ROCKLAND — A judge on Monday afternoon rejected a defense request to throw out a blood test taken from a truck driver charged with two counts of manslaughter and other offenses from a 2016 crash.

Superior Court Justice William Stokes also rejected a motion to suppress results of the electronic control module in the truck driven by Randall Junior Weddle. The crash on March 18, 2016, on Route 17 in Washington claimed the lives of Christina Torres-York, 45, of Warren and Paul Fowles, 74, of Owls Head.

Weddle, 55, of Tennessee, was indicted in June 2016 on two counts of manslaughter, three counts of aggravated operating under the influence, two counts of driving to endanger and eight counts of various trucking rule violations. Those violations include false record-keeping, driving while fatigued, driving while using alcohol and driving while possessing alcohol.

He has pleaded not guilty to all the charges. Weddle has been held at the Knox County Jail in Rockland in lieu of $100,000 cash bail since his arrest in May 2016.

The jury for his trial was selected Monday. The trial is scheduled to begin Tuesday, although Stokes said the trial could be delayed depending on the weather.

The renewed attempt to suppress the blood test taken at the crash scene came in the wake of a federal judge’s ruling Jan. 17 that a blood draw taken from Cushing fishing boat captain Christopher Hutchinson to test for drugs could not be used at his trial, which begins next month. The ruling by U.S. District Judge D. Brock Hornby led Weddle’s defense team to ask Stokes to reconsider the admissibility of the blood test taken on Weddle at the crash scene. That test showed a blood alcohol level of 0.09.

A hearing was held Monday in Knox County Superior Court.

In the federal case, Hornby ruled that federal investigators failed to get a warrant from the court to obtain the blood sample and there were no exigent circumstances requiring the test to be taken before a warrant was obtained. The government also did not have probable cause for the draw at the time it was taken, Hornby ruled.

There was also no warrant for the blood test from Weddle at the scene of the truck crash.

But Justice Stokes said the facts surrounding the Hutchinson case and the Weddle case were different in that he determined there were exigent circumstances following the truck crash.

“This was a double fatality scene that was truly chaotic,” he said.

He said he based his ruling on state law and prior Maine Supreme Judicial Court rulings.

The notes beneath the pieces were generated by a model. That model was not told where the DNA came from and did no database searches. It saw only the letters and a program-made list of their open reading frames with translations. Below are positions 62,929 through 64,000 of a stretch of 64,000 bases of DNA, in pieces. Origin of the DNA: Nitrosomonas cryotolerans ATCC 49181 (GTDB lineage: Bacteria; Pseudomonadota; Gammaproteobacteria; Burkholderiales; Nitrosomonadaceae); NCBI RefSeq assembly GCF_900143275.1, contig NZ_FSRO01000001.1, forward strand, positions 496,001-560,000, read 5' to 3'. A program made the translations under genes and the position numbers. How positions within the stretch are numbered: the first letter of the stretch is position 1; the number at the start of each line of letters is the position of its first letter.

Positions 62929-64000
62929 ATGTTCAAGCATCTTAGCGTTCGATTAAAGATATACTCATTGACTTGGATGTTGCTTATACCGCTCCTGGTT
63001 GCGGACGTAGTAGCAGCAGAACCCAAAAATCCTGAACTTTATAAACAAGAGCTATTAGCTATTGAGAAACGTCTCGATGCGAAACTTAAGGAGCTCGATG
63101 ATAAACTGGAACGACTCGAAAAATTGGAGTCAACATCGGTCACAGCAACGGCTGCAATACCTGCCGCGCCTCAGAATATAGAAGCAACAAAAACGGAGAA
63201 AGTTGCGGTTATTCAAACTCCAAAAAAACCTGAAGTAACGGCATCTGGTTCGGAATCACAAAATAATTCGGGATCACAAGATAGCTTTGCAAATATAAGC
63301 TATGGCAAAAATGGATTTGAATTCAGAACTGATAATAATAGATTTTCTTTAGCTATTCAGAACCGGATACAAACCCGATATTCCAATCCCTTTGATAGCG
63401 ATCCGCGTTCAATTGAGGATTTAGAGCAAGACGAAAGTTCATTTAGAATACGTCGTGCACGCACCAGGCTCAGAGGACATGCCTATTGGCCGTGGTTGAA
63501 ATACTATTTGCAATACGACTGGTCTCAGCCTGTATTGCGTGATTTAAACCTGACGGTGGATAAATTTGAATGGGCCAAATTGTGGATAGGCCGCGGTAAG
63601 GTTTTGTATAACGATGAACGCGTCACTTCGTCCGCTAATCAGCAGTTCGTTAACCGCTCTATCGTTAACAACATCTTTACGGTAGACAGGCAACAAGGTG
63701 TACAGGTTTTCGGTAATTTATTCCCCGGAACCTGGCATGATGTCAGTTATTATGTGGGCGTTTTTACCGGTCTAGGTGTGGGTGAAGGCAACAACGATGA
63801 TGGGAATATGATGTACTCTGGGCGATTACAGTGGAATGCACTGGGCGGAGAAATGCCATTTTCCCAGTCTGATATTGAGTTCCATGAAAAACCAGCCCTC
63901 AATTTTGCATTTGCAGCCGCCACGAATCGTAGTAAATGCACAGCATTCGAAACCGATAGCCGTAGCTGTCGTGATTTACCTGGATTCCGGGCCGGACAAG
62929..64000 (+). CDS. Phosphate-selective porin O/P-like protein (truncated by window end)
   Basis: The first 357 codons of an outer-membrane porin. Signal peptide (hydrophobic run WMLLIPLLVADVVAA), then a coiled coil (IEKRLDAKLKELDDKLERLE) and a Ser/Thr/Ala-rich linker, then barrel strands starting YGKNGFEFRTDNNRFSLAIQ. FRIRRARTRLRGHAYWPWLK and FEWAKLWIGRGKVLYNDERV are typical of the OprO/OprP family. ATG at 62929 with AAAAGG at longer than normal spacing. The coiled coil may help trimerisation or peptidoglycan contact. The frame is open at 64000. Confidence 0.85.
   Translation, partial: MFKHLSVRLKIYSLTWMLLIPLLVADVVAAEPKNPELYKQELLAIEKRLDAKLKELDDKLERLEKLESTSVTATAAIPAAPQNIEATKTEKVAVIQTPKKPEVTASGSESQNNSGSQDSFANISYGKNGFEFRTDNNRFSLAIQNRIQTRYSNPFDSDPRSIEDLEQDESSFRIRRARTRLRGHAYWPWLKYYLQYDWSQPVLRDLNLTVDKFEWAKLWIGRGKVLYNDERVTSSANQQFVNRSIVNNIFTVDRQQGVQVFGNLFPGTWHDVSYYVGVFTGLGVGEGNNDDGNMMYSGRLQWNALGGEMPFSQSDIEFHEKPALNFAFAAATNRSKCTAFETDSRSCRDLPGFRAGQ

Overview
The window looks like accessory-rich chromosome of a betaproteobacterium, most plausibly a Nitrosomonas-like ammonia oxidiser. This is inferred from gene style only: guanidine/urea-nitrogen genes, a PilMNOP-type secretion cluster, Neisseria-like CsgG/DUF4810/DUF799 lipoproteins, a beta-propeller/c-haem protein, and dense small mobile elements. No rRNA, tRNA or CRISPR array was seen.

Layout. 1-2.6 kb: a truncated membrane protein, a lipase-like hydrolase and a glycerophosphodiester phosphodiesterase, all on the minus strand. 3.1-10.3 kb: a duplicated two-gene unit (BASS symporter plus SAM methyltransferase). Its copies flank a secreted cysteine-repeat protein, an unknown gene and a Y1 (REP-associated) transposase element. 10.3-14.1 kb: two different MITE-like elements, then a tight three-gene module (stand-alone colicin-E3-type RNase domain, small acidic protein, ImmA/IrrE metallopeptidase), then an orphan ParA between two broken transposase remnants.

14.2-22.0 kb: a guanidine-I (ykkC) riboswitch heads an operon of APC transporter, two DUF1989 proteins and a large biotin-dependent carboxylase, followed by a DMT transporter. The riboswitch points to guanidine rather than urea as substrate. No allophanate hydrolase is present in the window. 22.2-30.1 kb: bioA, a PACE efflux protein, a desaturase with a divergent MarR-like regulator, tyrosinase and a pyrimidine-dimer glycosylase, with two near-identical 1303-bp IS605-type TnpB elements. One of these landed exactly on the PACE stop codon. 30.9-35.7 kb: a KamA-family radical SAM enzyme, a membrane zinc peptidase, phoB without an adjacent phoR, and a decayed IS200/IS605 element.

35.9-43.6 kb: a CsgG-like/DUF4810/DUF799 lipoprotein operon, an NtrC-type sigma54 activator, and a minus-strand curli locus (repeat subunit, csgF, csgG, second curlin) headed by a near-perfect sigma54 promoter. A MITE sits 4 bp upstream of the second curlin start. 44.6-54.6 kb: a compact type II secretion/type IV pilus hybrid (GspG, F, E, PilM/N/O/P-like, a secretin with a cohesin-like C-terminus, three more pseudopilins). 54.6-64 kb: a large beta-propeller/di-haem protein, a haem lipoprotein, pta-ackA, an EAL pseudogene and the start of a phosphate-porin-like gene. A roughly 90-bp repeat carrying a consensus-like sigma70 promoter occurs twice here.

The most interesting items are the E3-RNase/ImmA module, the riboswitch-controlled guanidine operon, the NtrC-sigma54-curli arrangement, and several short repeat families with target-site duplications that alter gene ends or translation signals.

He said the supreme court might have to settle the matter.

Stokes also rejected the request to exclude the results of the electronic control module from the engine of the truck. The defense had argued that the technician who read the results did not know the coding for the system and could not verify that the readings were reliable.

Data later downloaded from the truck’s engine control module recorded the truck as traveling at 81 mph shortly before the crash and 73 mph when the crash occurred.

The speed limit is 55 mph on that section of Route 17.

The defense team for Weddle also asked that the blood test taken at the hospital not be used, because of questions about the chain of custody of the sample. Stokes also rejected that request but said that the defense can challenge the veracity of the evidence before jurors.

That test showed a blood alcohol level of 0.073. Stokes ruled that Weddle consented to that test, and thus no court warrant was required, although the defense claimed he was on pain medication and injured and was not capable of waiving his right to refuse.

Under Maine law, a person is considered to be operating under the influence if his or her blood alcohol level is 0.08 or greater. Federal law says a commercial driver is under the influence if his or her blood alcohol level is 0.04 or greater.

Weddle is represented by attorneys Jeremy Pratt, Christopher MacLean and Laura Shaw of Camden. District Attorney Jonathan Liberman and Assistant District Attorney Jeffrey Baroody are prosecuting the case.

Police reported in an affidavit filed in court in 2016 that Weddle’s driver’s license had been earlier revoked in Virginia. He also had his license suspended in Louisiana.

Weddle told both officers that he had not been feeling well and thought he had a cold or flu. He said he had taken a drug called Lortab. That drug contains hydrocodone, according to court documents.

Weddle said he had come from Tennessee and made a delivery in Boston before coming to Maine to pick up lumber at Robbins Lumber in Searsmont. Weddle was traveling back to Tennessee to deliver the load when the crash occurred.

Weddle was driving west on Route 17 near Fitch Road in a 1998 Freightliner when the rig veered into the eastbound lane, according to police. Fowles was driving east in a 2009 Chevrolet Colorado and was the first vehicle in line hit by the truck.

The trailer and load of lumber then struck a 1998 Chrysler van that was behind Fowles, driven by Torres-York. The van was pushed into a nearby field and burst into flames.

The state initially offered Weddle a 30-year prison sentence with all but 20 years suspended, an offer rejected by the Tennessee man. The maximum sentence for manslaughter is 30 years.